Detroit Pays Bus Drivers Not To Work

Detroit bus drivers no workIt might literally be the last city in the country that should be paying its workers to just hang out.

Detroit's woes are famous. As the poster child for the urban shrinkage that has ravaged America's once vibrant Rust Belt, Motown has seen a population decline of roughly 40 percent since the end of World War II. The head-count in the greater Detroit area now stands at roughly 800,000, according to Time's November 2010, story, "How to Shrink a City."

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And according to another recent tally, Detroit's operating deficit comes in at $710 million through fiscal year 2011. That number also includes this year's $450 million shortfall, according to Business Insider.

All of which combines to make this latest development particularly painful. According to a report by the Detroit Free Press, roughly 100 Detroit bus drivers are being paid to stand idle as their vehicles remain in the shop for maintenance. They are paid on average of $12 an hour, and have an annual salary of roughly $36,000.

That caravan represents roughly half the city's total fleet, which as a whole has seen its drivers, both working and not, paid more than $2 million in the last three and a half months. It was in July when the buses were taken off the road.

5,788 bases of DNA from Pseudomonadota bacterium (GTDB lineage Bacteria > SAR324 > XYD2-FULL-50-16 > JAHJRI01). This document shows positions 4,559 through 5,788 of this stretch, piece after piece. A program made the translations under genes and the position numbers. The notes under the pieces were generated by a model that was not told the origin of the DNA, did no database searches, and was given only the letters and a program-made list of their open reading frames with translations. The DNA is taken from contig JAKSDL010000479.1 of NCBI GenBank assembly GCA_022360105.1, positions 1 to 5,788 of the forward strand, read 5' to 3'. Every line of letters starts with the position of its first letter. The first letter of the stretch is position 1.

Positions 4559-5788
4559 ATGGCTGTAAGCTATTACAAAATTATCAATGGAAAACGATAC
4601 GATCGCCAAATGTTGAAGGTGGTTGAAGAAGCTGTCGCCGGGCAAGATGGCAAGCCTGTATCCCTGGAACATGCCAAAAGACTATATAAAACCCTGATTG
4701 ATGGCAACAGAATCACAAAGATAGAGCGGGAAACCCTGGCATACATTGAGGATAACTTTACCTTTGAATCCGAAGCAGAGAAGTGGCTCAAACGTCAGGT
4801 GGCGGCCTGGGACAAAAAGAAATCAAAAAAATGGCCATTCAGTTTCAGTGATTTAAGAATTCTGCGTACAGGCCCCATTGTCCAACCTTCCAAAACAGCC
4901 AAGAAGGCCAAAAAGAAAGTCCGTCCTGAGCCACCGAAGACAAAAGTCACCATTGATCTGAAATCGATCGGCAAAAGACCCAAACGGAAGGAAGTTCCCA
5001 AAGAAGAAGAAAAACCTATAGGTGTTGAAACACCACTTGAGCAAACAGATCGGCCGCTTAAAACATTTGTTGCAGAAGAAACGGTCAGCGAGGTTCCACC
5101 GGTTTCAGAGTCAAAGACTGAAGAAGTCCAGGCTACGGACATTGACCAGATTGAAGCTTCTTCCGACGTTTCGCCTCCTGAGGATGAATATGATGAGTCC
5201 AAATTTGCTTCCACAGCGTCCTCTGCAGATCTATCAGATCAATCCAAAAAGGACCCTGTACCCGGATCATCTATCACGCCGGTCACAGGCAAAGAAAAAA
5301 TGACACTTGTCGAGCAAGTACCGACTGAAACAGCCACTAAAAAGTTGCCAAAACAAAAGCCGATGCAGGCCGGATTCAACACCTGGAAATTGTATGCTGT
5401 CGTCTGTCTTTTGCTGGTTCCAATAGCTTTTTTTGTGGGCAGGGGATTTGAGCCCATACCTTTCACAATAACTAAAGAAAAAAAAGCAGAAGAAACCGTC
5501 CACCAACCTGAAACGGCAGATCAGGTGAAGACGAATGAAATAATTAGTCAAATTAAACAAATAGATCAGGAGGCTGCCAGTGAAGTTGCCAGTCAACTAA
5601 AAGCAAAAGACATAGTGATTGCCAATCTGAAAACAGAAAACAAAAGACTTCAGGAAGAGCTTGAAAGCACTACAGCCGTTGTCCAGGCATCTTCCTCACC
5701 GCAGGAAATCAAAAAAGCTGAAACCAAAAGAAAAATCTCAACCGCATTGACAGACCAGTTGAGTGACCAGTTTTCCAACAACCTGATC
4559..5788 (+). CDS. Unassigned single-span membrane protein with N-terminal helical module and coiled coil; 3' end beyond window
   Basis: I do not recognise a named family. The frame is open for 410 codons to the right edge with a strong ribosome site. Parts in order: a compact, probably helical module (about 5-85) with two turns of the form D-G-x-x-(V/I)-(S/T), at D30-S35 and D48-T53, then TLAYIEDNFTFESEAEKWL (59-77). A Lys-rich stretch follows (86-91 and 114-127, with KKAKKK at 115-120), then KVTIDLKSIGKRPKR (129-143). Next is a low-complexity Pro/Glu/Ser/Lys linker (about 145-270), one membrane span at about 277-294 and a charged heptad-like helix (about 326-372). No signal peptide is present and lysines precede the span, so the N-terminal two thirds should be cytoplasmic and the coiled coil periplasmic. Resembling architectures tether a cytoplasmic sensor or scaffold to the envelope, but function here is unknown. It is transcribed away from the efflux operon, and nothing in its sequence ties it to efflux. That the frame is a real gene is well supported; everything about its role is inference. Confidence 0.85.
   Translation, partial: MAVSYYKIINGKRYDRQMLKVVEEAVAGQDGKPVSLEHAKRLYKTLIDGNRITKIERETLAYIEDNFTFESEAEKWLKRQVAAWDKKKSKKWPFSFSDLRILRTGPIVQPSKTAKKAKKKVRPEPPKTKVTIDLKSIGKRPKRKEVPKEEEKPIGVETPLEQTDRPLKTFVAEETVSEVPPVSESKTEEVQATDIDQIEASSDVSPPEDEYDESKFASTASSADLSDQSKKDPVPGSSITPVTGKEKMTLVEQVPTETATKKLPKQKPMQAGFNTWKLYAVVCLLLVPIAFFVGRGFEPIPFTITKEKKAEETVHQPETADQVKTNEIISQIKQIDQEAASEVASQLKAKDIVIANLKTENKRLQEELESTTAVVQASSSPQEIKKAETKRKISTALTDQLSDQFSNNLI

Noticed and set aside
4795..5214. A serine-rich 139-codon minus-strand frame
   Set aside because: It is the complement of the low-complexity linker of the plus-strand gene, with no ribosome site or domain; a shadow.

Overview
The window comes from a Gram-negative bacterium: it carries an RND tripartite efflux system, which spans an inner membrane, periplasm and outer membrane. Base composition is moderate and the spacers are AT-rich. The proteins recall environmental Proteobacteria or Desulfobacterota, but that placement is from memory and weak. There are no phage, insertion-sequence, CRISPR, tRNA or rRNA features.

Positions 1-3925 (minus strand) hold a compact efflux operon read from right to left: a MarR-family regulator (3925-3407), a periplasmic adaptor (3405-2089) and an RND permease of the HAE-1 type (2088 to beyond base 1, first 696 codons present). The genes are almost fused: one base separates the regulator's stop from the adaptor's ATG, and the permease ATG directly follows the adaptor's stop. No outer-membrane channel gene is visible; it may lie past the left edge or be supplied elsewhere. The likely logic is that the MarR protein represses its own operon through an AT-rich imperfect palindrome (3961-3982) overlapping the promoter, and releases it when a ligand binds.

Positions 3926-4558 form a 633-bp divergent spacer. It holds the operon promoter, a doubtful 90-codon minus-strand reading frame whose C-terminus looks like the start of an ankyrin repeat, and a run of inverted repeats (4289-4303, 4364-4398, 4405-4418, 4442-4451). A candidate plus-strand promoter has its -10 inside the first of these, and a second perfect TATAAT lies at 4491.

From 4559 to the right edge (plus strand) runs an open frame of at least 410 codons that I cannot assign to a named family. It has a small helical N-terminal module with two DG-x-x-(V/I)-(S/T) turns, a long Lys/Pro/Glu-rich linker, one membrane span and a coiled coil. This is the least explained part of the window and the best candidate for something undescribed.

"It's beyond words," Linda Cooper, a secretary who works downtown, told the Free Press as she waited for a bus Friday. "I'm sickened, absolutely sickened."

The unavailability of so many buses has caused Detroit Mayor Dave Bing to declare a transportation crisis. He says that he is considering hiring more mechanics to help speed the repairs, which are causing commuters to wait for up to three hours for a bus. But according to the AP, Bing defended the current working arrangement for the drivers, which requires payments whether or not they actually are behind the wheel.


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Dan Fastenberg

Dan Fastenberg

Associate Editor

Dan Fastenberg was most recently a reporter with TIME Magazine. Previously, he was a writer for the Thomson Reuters news service's Latin America desk. He was also a reporter and associate editor for the Buenos Aires Herald while living in South America.

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